Very long story here...

Great job i was actually doing a research on bitcoin on exchange rate not knowing you have already break it down for understanding thanks a lot

The difference between Bitcoin and Gold is that Gold has "intrinsic value". I hate that phrase, because it doesn't describe what it is - a better phrase would probably be "intrinsic demand". Gold can be used for things other than money, so it's not just a unit of account that people agree on for use as a currency. This is key, which is why I subscribe to the DAC philosophy. If we want a stable currency, it'd be better to put Gold on a blockchain for accountability purposes with cameras in the vault, because Bitcoin still has the possibility of being overtaken by a competitor. This is exactly why I support Quintric - Gold and blockchain are symbiotic, and we should be very careful to watch ourselves when we use Fiat arguments.

You are correct that gold has a "intrinsic demand" but not as much as we mine it. Imagine how many tons are stuck in the vaults with no use.
Also on the downside Gold has many. It is

  • Heavy
  • Can be confiscated easily, specially if you travel as we see today when immigrants escaping from war etc
  • You cant send it easily and cheaply. You also have to trust a thirdparty. Specially say you want to send kilos of gold, It wont be a simple matter of going to the post office even.
  • You cant integrate it to shops for using to for purchase, with BTC you will have LN and even BTC itself. Also for purchases like house etc BTC is good enough in itself.

So in my opinion (right or wrong) i still think BTC is much better moving into future of money/store of value. But who knows this is a "young" market and we never know what comes next.

I appreciate your opinion, but I'll offer some counterpoints:

  1. Gold being heavy makes it harder to steal large amounts.
  2. Gold on a blockchain is as difficult to confiscate as Bitcoin if the vault is in a friendly jurisdiction.
  3. Blockchain makes it easy to send cheaply.
  4. You have to trust a third party, but companies like Quintric are live-streaming their vault, and I think it's more of a separate use-case for blockchain, as it brings accountability to certificate printers. Totally anonymous currency has its place in a dystopian society, but in a free society, Gold has a very enticing use-case as a stable money with intrinsic value in the market.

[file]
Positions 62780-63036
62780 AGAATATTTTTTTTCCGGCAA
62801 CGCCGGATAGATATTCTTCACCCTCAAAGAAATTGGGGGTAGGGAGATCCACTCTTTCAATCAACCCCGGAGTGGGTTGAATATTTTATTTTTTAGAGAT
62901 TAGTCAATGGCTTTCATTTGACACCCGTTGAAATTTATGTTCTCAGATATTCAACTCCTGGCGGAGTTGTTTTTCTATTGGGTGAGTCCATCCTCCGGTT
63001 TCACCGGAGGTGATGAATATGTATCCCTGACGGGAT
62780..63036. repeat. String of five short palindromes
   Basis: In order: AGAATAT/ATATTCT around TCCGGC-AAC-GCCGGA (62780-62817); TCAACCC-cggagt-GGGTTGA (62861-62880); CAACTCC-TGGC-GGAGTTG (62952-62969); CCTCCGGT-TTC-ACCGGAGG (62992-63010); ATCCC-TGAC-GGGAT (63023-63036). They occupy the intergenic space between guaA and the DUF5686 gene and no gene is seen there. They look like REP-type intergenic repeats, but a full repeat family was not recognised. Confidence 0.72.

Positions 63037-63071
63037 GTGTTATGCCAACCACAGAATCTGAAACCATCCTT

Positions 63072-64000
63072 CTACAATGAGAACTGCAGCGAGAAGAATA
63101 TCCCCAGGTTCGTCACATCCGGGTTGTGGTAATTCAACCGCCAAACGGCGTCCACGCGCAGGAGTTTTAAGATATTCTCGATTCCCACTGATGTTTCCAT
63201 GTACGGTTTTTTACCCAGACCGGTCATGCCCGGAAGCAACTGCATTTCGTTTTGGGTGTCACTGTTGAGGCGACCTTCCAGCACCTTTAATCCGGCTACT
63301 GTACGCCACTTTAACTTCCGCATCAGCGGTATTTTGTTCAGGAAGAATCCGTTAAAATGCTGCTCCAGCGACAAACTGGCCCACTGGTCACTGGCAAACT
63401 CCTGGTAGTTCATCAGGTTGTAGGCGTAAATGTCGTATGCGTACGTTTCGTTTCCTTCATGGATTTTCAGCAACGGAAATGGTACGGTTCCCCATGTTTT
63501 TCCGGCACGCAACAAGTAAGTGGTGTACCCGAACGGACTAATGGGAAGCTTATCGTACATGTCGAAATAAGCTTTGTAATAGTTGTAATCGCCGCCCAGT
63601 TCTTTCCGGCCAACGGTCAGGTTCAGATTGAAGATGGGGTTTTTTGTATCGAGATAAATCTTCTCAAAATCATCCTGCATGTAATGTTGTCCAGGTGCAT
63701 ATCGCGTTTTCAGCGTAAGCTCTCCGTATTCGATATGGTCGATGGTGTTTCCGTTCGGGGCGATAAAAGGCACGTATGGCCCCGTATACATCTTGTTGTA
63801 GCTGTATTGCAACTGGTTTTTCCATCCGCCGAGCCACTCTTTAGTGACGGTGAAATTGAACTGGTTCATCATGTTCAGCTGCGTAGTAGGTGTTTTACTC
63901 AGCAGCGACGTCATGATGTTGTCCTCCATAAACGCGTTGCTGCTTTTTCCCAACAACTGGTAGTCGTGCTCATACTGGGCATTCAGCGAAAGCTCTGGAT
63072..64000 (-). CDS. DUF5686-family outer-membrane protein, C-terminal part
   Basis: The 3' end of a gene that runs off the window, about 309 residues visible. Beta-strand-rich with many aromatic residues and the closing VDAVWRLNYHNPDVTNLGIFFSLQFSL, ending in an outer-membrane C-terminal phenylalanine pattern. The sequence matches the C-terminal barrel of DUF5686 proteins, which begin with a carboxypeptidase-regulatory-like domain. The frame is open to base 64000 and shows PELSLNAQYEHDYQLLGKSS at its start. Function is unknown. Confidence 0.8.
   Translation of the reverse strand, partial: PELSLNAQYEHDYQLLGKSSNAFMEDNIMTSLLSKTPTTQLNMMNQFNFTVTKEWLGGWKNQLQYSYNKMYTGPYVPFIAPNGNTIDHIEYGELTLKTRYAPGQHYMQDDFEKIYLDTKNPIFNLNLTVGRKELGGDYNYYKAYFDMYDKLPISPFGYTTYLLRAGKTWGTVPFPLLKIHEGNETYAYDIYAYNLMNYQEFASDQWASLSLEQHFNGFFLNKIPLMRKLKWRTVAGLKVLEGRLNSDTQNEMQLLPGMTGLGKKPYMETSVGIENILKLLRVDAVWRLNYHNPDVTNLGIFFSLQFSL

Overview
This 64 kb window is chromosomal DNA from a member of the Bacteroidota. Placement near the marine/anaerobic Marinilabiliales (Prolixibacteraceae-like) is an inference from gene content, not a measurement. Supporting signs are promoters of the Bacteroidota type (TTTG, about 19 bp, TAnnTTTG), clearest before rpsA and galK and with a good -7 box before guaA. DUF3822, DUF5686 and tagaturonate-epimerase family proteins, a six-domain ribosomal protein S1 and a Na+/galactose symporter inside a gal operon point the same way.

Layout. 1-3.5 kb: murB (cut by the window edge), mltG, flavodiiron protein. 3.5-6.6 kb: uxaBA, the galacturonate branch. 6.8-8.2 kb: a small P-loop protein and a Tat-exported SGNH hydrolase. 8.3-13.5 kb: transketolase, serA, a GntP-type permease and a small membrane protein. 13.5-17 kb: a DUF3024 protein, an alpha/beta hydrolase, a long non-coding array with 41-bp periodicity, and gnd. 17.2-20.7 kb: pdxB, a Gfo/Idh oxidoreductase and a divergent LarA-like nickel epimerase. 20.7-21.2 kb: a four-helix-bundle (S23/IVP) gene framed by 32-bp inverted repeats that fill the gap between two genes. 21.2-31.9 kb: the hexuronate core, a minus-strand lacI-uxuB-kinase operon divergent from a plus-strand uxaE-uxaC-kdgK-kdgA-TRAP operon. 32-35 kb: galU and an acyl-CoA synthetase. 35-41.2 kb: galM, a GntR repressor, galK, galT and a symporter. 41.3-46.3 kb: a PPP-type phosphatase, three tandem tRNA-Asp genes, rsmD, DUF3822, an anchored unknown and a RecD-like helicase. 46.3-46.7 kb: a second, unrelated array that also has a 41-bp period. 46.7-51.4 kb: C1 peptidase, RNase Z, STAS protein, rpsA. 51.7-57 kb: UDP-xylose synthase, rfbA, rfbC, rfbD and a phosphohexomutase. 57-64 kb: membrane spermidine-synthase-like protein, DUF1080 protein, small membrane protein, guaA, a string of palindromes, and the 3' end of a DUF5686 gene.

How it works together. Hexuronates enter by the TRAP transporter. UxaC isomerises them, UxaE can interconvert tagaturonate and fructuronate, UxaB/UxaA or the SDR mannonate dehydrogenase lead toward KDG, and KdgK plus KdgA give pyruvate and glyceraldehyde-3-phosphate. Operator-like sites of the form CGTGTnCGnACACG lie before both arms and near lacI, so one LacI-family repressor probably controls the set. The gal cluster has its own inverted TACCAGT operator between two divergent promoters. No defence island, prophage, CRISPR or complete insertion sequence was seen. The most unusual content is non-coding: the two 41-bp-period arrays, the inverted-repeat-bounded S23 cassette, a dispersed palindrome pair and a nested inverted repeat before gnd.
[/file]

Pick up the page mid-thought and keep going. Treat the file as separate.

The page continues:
5. If it's on a scalable blockchain, it's as easy to integrate into shops as Bitcoin or any other crypto, and you won't need a LN.
  6. With crypto and traditional gold products, you have to pay capital gains on every transaction. If you use Treasury-minted coins, the government can't tax you (save the income and sales tax).

I get the need for a trustless system, but I don't think we'll ever totally get that, even with Bitcoin. I think the ability for blockchain to provide transparency and accountability allows us to have an astronomically greater amount of trust in institutions that will have to actually prove their assets from now on. I like to think of it as a separate, but legitimate use-case. Plus, I'm just excited to trade Bitcoin with a proven non-fiat stablecoin.

Ok so my counterargument :)

  1. So is Bitcoin, spread the words in separate locations or just remember a few of the words. And i did not mean stealing part of it but rather moving it, taking it with you. Try take 10kg gold through customs. Beside the weight they will for sure stop you for many reasons.
  2. Not sure what you mean, gold on blockchain? Either way with so many corrupt governments, banks, politicians they can do what ever is best for them. With Bitcoin they can not physically confiscate it, nor can they stop the internet completely.
  3. agree
  4. Does not matter, the point is to move away from using a thirdparty no matter how good they are. And having privacy is the right of every citizen. No one should know how much money i have or what i use it for. It is exactly this sort of mind game government play to scare people and let the banks get more power of our money. And in this day and age gold doesnt really have any appeal to young people. Maybe governments but not people. Crypto on the other hand will grow more rapidly with better wallets and dapps.
  5. I actually dont like the LN, there are far better option like PIVX, DASH and hopefully ETH once they upgrade. And again i dont like thirdparty involvement.